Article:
All too often CIOs view being compassionate as being incompatible with being tough. It turns out that if we think this, we are probably wrong. There is another way of looking at compassion. In Buddhist traditions compassion is all about getting someone to do the right thing. Although there will always be a soft side to compassion, CIOs are starting to realize that they need to embrace the tough side of compassion. When you are being compassionate, you are trying to reduce suffering for everyone. When we are being compassionate, we need to show that we care for the person while letting them know that we disagree with them.
It is possible to be both a tough and a compassionate CIO. However, this is not an easy thing to do. We need to take the time to truly come to grips with what it means to be compassionate. Once we understand that, we can show the people that we work with that we need them to do their jobs, but that we really do care for them. If we can master this, then will have solved one of the toughest challenges that a CIO faces.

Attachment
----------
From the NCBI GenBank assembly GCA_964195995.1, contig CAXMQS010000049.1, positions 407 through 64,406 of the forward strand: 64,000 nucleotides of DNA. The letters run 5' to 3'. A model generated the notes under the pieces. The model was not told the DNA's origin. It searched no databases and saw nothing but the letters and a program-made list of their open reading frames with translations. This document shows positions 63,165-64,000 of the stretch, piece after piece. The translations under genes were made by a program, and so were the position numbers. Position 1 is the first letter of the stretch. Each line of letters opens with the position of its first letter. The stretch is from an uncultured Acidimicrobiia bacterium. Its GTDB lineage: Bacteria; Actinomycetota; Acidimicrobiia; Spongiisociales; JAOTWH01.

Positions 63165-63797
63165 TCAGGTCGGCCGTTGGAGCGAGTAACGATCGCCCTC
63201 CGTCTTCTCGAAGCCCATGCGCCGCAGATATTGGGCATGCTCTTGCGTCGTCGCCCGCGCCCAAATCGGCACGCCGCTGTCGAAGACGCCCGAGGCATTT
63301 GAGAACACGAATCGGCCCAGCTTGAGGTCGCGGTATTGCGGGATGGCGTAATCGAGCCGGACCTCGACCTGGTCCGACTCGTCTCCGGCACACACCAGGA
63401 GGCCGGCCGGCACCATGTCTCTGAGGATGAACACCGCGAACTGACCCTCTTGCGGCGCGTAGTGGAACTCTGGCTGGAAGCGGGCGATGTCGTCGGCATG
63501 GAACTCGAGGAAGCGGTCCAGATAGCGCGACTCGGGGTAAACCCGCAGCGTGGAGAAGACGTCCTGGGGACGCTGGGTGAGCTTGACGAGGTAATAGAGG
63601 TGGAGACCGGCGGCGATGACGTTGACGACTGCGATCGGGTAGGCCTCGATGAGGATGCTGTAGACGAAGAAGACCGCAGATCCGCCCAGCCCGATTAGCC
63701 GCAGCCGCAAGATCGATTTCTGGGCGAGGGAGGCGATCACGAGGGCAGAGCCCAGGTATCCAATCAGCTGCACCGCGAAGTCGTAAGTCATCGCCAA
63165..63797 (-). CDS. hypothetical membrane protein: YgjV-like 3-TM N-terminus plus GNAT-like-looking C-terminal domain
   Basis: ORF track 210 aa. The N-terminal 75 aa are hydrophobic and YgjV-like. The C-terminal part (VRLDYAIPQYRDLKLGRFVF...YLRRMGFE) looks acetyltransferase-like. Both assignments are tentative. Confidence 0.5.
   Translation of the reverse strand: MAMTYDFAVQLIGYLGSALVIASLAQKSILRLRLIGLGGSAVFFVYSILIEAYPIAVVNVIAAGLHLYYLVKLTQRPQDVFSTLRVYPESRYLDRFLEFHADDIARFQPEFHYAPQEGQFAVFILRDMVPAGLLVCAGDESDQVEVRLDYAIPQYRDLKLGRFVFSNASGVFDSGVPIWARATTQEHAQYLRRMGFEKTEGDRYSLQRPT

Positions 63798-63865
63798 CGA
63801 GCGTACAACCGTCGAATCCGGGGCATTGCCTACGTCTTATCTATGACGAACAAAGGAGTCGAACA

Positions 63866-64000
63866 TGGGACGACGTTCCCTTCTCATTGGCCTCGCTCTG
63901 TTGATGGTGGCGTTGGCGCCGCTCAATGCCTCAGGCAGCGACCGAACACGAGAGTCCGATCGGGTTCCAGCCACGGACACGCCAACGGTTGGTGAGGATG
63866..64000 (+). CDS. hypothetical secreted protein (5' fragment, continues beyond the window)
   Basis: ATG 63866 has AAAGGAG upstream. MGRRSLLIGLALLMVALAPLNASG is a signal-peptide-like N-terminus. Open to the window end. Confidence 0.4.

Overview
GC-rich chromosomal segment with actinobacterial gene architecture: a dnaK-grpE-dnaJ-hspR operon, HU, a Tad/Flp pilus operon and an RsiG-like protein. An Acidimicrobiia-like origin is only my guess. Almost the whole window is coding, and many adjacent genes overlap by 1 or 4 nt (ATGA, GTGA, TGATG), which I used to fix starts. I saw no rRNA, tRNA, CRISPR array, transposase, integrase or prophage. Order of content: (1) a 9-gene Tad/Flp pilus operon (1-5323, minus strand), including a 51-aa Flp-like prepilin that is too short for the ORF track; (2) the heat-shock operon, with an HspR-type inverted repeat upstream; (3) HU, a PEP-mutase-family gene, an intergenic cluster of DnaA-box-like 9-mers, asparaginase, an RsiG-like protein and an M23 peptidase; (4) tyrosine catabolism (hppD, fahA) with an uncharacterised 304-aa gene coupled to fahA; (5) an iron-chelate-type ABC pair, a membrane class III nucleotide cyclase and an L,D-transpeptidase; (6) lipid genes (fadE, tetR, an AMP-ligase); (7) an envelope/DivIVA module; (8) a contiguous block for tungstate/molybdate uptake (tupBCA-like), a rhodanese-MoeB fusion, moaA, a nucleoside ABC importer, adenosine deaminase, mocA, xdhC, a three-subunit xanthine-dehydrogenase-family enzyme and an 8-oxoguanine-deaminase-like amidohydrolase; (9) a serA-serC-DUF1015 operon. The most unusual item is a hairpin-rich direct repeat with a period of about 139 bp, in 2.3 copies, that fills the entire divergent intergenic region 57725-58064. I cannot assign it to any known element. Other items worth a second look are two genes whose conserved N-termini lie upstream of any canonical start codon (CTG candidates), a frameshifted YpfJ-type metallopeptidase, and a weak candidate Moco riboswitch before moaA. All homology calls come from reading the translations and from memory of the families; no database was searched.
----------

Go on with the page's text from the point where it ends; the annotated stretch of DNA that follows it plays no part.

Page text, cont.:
– Dr. Jim Anderson
Blue Elephant Consulting –
Your Source For Real World IT Department Leadership Skills™
Question For You: What’s the best way to get feedback on how compassionate you are being?
Click here to get automatic updates when The Accidental Successful CIO Blog is updated.
P.S.: Free subscriptions to The Accidental Successful CIO Newsletter are now available. Learn what you need to know to do the job. Subscribe now: Click Here!
What We’ll Be Talking About Next Time
Let’s all agree that our lives have completely changed over the past few years. What used to be a normal job where we went into the office and did our work supporting importance of information technology has become a much more diverse thing where we find ourselves working from many different locations. One of those locations is probably your home. Although actually firing up the laptop and working from home is a simple thing to do, doing it correctly so that you maximize your productivity is a bit more difficult. CIOs need to step back and take a look at just exactly what working from home means. How do we have to adjust how we do our work to get the most out of it?